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Adi a4 report for website part 2

ADI GUIDANCE PAPER ON DIAGNOSIS,
STAGING AND MANAGEMENT OF ARONJ
http://www.adi.org.uk/members/only/anti-resorptive-therapy/deliver.php/profsuzuki_cv.pdf PROFESSOR JON B. SUZUKI, DDS PHD MBA
http://www.adi.org.uk/members/only/anti-resorptive-therapy/deliver.php/drlee_cv.pdf PROFESSOR CAMERON Y.S. LEE, DMD MD PHD
The ADI Review Group: Rob Dyas David Offord Cemal Ucer Eddie Scher Tim Collard
T H E D I A G N O S I S , S TA G I N G A N D M A N A G E M E N T
S T R AT E G I E S F O R PAT I E N T S W I T H A N T I - R E S O R P T I V E
O S T E O N E C R O S I S O F T H E J AW S ( A R O N J )
The objective of treatment is to cure the infection, prevent recurrence of the infection and to create apain-free jaw for the patient. This can best be accomplished by creating a multidisciplinary teamconsisting of the patient’s dentist; an oral and maxillofacial surgeon; an infectious disease specialistand if needed, a microbiologist. The use of antimicrobial agents alone without surgical interventionappear not to be effective in the majority of ARONJ cases.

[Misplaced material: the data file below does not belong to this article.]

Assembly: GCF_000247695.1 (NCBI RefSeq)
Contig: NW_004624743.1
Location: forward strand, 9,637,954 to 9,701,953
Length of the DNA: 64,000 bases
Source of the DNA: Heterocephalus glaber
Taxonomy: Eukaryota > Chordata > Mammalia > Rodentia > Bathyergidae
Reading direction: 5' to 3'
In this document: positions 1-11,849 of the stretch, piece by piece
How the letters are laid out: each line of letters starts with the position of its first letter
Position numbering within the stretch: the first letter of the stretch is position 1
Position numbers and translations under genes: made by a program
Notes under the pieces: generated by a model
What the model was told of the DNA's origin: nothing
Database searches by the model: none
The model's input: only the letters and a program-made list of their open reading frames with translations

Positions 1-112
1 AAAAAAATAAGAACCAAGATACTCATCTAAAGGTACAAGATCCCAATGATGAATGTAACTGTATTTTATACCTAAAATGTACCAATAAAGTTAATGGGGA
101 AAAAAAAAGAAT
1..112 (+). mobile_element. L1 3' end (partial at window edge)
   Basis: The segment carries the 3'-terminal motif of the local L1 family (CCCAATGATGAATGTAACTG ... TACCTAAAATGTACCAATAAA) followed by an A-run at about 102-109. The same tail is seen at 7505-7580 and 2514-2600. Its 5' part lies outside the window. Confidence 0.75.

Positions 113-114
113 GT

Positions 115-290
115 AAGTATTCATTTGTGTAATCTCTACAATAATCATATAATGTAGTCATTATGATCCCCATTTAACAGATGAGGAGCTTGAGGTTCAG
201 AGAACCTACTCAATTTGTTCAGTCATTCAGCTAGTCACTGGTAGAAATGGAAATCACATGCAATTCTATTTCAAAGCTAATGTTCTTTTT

Conservative Non-Surgical and Surgical Intervention:
The management of ARONJ remains controversial as the exact pathophysiology remains unknown. In absence of specific prospective studies, there is no consensus on how best to manage ARONJ andwhen non-surgical or surgical management may be indicated (Marx et al, 2007; Bedogni et al, 2007;Magopoulous et al, 2007, Ruggiero et al, 2009; Hellstein et al, 2011). Clinical Features of ARONJ
The clinical presentation and severity of ARONJ will vary between patients. It may include any of thefollowing (Marx, 2003; Ruggiero et al, 2004; Marx et al, 2005; Melo & Obeid, 2005; Ruggiero et al, 2006;Marx et al, 2007; Ruggiero, 2009; Ruggiero, 2010): • vague pain or no pain with non-specific clinical findings of sensitivity of the jaw and teeth; • no healing or delayed wound healing, such as with an extraction site; exposure of necrotic • inflammation of the surrounding soft tissues; purulent discharge, the presence of fistulous tracts ADI 2012
Radiographic Signs of ARONJ